The present invention overcomes the problems associated with the prior art and provides a system and method for programming antifuses without requiring additional address decoder circuitry at the antifuse bank and without requiring the routing of address lines to a periphery of a DRAM.

In accordance with a preferred embodiment of the present invention, a separate antifuse is provided for each global column decoder. Therefore, setting only one column decoder to logic high (e.g., for each read or write cycle, or for an address entered by an operator through the pad during preconditioning) not only activates the corresponding column of the memory cell array, but also provides the enable signal to program a corresponding antifuse sitting on that same global select program line. That is, when a column decoder is set logic high, the particular antifuse sitting on that same line receives the same logic high signal, thereby indicating that that particular antifuse has been selected to be blown. Accordingly, a “pop voltage” (i.e., the voltage required to blow the antifuse) is routed to that particular antifuse from a source that is external to the antifuse bank.

The present invention provides a method and system for programming antifuses, e.g., as used in connection with DRAMs, without requiring additional address decoder circuitry at the antifuse bank. The invention utilizes already existing DRAM address decoder circuitry to effectively program a particular antifuse.

BRIEF DESCRIPTION OF THE DRAWINGS

These and other advantages and features of the invention will be more clearly understood from the following detailed description of the invention that is provided in connection with the accompanying drawings in which:

FIG. 1 illustrates a series of column decoders located adjacent to a typical DRAM memory cell array;

FIG. 2 illustrates the FIG. 1 configuration with each column decoder being coupled to a respective antifuse cell, in accordance with a preferred embodiment of the invention; and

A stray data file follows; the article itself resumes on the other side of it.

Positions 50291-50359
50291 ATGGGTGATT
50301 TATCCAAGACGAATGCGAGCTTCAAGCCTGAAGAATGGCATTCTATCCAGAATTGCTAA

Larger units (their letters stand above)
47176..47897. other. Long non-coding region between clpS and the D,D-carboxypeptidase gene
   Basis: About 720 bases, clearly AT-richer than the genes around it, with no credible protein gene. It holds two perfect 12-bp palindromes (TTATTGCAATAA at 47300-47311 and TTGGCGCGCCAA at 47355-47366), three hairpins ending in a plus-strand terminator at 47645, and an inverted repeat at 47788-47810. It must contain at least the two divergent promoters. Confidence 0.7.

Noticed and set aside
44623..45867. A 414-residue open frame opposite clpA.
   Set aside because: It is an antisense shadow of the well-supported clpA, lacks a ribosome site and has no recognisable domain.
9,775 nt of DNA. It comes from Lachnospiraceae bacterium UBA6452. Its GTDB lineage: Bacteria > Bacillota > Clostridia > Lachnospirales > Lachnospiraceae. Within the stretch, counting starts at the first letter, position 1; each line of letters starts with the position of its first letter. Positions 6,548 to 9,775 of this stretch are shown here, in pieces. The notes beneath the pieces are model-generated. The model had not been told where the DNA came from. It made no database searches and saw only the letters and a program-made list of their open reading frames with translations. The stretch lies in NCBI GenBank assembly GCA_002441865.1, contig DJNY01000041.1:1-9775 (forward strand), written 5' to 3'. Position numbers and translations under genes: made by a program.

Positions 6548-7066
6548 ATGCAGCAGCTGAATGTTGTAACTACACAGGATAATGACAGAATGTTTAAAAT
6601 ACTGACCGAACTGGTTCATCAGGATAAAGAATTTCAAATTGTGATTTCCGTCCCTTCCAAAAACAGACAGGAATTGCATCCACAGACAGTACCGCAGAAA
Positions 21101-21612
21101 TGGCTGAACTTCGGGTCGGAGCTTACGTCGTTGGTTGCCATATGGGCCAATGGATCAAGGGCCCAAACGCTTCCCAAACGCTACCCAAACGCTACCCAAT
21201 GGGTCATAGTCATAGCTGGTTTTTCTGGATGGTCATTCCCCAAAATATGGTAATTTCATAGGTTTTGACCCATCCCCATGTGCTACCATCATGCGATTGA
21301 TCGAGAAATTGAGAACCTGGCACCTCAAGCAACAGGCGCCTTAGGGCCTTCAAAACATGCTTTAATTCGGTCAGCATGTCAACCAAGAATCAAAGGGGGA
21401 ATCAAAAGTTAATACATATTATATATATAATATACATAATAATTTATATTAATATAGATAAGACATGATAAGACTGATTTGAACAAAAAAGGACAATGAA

FIG. 3 illustrates a detailed description of an antifuse cell, in accordance with a preferred embodiment of the invention.

DETAILED DESCRIPTION OF A PREFERRED EMBODIMENT

A preferred embodiment of the present invention will now be described with reference to FIGS. 2-3. Other embodiments may be realized and structural, or logical changes may be made to the disclosed embodiment without departing from the spirit or scope of the present invention.

FIG. 2 depicts a series of column decoders CD1, CD2, CD3,CD4 . . . CDN located adjacent to a DRAM memory cell array 10 with each of the column decoders being coupled to a respective column. Located between each column decoder and its corresponding column is an inverter I1, I2, I3, I4 . . . IN. In addition, each column decoder is coupled to a respective antifuse cell AF1, AF2, AF3, AF4 . . . AFN. In accordance with a preferred embodiment of the invention, the signal that is present on a global y-select line GYS1, GYS2, GYS3, GYS4 . . . GYSN (e.g., high or low) is forwarded to a respective antifuse cell to which it is coupled. That is, the global y-select lines GYS1, GYS2, GYS3, GYS4 . . . GYSN act to designate which antifuse is to be decoded (i.e., blown) rather than having a separate antifuse decoder circuit at the antifuse bank for decoding a particular antifuse. Once a particular antifuse has been selected to be blown, a pop voltage is routed to that particular antifuse in order to effectuate the blowing of the antifuse.

Turning now to FIG. 3, a detailed description of an antifuse cell 30 is depicted, in accordance with a preferred embodiment of the invention. Each antifuse cell 30 contains an antifuse 32, a first side of which is coupled to a source of a metal-oxide-semiconductor field-effect transistor (MOSFET) 38, and is also coupled to a source of MOSFET 42. A drain of MOSFET 38 is coupled to ground and a gate of MOSFET 38 is coupled to a respective global y-select line GYS1, GYS2, GYS3, GYS4 . . . GYSN of a column decoder CD1, CD2, CD3, CD4 . . . CDN that corresponds to this particular antifuse cell 30.

A gate of MOSFET 42 is coupled to an inverter 40 which inverts the signal that is present on the PROGRAM line. A drain of MOSFET 42 is coupled to a source of MOSFET 44. A gate of MOSFET 44 is coupled to ground and a drain of MOSFET 44 is floating. A drain of MOSFET 42 is also coupled to a source of MOSFET 46 and an input of inverter 48. A drain of MOSFET 46 is floating. An output of inverter 48 is coupled to a gate of MOSFET 46. An output of the inverter 48 is also the output signal of the antifuse cell 30.

Coupled to the antifuse cell 30 is MOSFET 34 and MOSFET 36. A source of MOSFET 34 is coupled to a second side of the antifuse 32. A drain of MOSFET 34 is coupled to ground. A gate of MOSFET 34 is coupled to an inverted program line (i.e., {overscore (PROGRAM)}) A gate of MOSFET 36 is coupled to the PROGRAM line and a source of MOSFET 36 is coupled to the pad where e.g., an external pop voltage source is located. Furthermore, the PROGRAM lines may be coupled together via connector 50 and similarly, the {overscore (PROGRAM)} lines may be coupled together via connector 52.